# Real Estate examination Ratios Investors Should Understand

Real estate investing requires operating decisions be made on a timely basis. Some for day-to-day operations and others for long-run investment strategies based upon the real estate investor’s portfolio considerations.

For that reason, real estate investors typically make use of a proforma operating statement for management plan decisions. The proforma incorporates expected and forecast levels of cash flow and often includes a number of useful ratios, multipliers, and other analytical formulas developed to make better use of that cash flow information.

In this article, we will discuss several of those ratios and formulas.

1. Economic Value – This is a measure of value from the standpoint of the real estate investor. In other words, it shows what value the character is to the investor. Economic value is determined by the character’s NOI and a capitalization rate appropriate enough to the real estate investor to attract that specific investor’s capital to the project.

Formula: Economic Value = Net Operating Income (specific character) / Capitalization Rate (individual investor)

For example, say the investor has established that the best cap rate for a specific area is 6.0 and wants to determine the economic value for an apartment complicate that produces a net operating income of \$30,000. The consequence would be \$500,000 (30,000/6.0). In other words, if the character is priced over \$500,000 the investor knows that the economic value has not been met, and consequently might not warrant a closer look.

2. Operating Expense Ratio – This provides an indication of what percentage of the gross operating income (GOI) is being consumed by operating expenses. This is helpful to understand because the investor can make some determinations about a character based on the operating expense ratios of similar similarities.

In other words, if similar competing similarities typically have an expense ratio of, say, 42% and the subject investment character has, say, a 36% ratio, the investor learns something about the character. That either is has better management of expenses or that all of the expenses associated with the character may not have been ascertained.

Formula: Operating Expense Ratio = Operating Expenses / Gross Operating Income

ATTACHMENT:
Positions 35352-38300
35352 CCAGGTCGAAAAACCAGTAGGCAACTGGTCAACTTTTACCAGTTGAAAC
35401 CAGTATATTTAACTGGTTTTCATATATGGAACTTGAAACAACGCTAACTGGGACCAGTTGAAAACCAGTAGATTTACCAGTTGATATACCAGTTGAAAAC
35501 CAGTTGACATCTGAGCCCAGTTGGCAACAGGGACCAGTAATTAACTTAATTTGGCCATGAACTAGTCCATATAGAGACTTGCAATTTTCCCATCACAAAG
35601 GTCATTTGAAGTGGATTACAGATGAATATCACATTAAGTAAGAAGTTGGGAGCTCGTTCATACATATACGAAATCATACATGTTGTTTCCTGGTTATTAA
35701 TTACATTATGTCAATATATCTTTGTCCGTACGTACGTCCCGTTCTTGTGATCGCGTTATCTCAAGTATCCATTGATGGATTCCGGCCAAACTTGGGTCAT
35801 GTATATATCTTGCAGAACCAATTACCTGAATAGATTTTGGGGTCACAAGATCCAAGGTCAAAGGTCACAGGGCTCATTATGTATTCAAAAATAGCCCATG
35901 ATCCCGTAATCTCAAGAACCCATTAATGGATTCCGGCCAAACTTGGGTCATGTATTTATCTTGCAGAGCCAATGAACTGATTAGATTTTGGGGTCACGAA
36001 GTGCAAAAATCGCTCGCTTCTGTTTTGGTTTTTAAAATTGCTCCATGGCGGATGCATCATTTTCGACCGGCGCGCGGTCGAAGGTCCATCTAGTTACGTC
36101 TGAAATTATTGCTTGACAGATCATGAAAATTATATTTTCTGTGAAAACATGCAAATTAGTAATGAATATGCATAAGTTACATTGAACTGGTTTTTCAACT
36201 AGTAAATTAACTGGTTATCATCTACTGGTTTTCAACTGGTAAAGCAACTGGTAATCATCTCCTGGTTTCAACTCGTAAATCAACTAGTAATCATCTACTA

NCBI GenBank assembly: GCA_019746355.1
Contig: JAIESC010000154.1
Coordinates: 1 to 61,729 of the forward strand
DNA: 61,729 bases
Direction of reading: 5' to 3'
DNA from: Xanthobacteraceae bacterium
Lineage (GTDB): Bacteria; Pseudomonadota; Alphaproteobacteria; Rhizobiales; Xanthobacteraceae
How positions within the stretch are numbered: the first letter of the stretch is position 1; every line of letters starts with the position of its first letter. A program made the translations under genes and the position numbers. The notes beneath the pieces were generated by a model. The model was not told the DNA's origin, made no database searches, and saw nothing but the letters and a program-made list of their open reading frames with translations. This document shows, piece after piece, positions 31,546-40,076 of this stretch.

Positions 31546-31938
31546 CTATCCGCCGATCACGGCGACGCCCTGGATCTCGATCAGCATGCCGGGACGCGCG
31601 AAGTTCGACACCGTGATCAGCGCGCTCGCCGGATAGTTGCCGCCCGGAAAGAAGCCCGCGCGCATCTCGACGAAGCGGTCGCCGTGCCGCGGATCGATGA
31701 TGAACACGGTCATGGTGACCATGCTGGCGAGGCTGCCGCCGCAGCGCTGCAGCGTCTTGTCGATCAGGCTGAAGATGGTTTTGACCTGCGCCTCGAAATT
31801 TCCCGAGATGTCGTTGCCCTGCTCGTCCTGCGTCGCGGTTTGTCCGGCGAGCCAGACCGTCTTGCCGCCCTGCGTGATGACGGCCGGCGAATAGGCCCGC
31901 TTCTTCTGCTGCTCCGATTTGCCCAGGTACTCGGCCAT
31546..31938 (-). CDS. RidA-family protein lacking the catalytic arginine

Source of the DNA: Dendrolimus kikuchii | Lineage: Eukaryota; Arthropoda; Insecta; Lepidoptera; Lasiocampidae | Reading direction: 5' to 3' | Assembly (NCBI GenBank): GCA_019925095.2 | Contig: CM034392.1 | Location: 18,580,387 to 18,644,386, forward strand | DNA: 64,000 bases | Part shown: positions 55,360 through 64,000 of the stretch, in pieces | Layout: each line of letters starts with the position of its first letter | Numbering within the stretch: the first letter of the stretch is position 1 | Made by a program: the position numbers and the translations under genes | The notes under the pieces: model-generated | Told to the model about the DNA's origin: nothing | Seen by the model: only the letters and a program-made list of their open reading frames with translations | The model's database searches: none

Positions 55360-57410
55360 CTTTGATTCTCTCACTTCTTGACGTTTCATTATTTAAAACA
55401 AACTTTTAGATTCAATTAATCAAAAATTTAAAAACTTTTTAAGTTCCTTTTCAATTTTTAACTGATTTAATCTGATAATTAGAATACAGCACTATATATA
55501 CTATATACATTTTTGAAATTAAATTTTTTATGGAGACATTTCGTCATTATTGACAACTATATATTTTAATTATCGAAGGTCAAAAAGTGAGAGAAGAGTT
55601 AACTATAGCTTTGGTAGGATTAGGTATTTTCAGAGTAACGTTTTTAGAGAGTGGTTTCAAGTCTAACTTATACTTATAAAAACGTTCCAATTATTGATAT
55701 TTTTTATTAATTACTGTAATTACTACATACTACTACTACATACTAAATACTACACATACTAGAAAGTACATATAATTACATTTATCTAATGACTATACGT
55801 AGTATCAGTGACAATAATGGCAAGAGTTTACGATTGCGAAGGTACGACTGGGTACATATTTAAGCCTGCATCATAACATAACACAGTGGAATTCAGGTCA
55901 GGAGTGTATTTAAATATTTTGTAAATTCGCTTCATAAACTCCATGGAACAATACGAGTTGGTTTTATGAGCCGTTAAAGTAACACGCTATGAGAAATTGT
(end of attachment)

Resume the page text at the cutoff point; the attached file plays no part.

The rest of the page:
3. Break-already Ratio – This ratio (also called default ratio, or BER) provides the investor with the percentage of gross operating income operating that operating expenses and debt service will consume. It is often a benchmark ratio used by lenders when underwriting commercial mortgages because it estimates how unprotected an income character is to defaulting on its debt should rental income decline.

Formula: Break-already Ratio = [Operating Expenses + Debt Service] / Gross Operating Income

4. Debt Coverage Ratio – This ratio (also known as DCR) provides information on the extent to which the net operating income covers debt service. In other words, it indicates to investors and lenders whether the character produces enough income to cover the loan payment.

Formula: Debt Coverage Ratio = Net Operating Income / Debt Service

For example, a ratio of 1.0 method that the character just produces enough income to make the loan payment without a penny to spare. while a ratio of, say, 1.20 method that the net operating income produced by the character is 120% higher than the debt service and consequently can make the mortgage payment with 20% to spare. In this case, lenders typically look for an NOI cushion and require a DCR of 1.15 or greater.

Bear in mind that these ratios (though very easy to compute) alone does not provide enough information to make a prudent investment decision. They are only useful when integrated as part of a complete real estate examination. It is wise for you to understand these ratios, nonetheless, always be prepared to validate and crunch all the numbers before you make your real estate investment.

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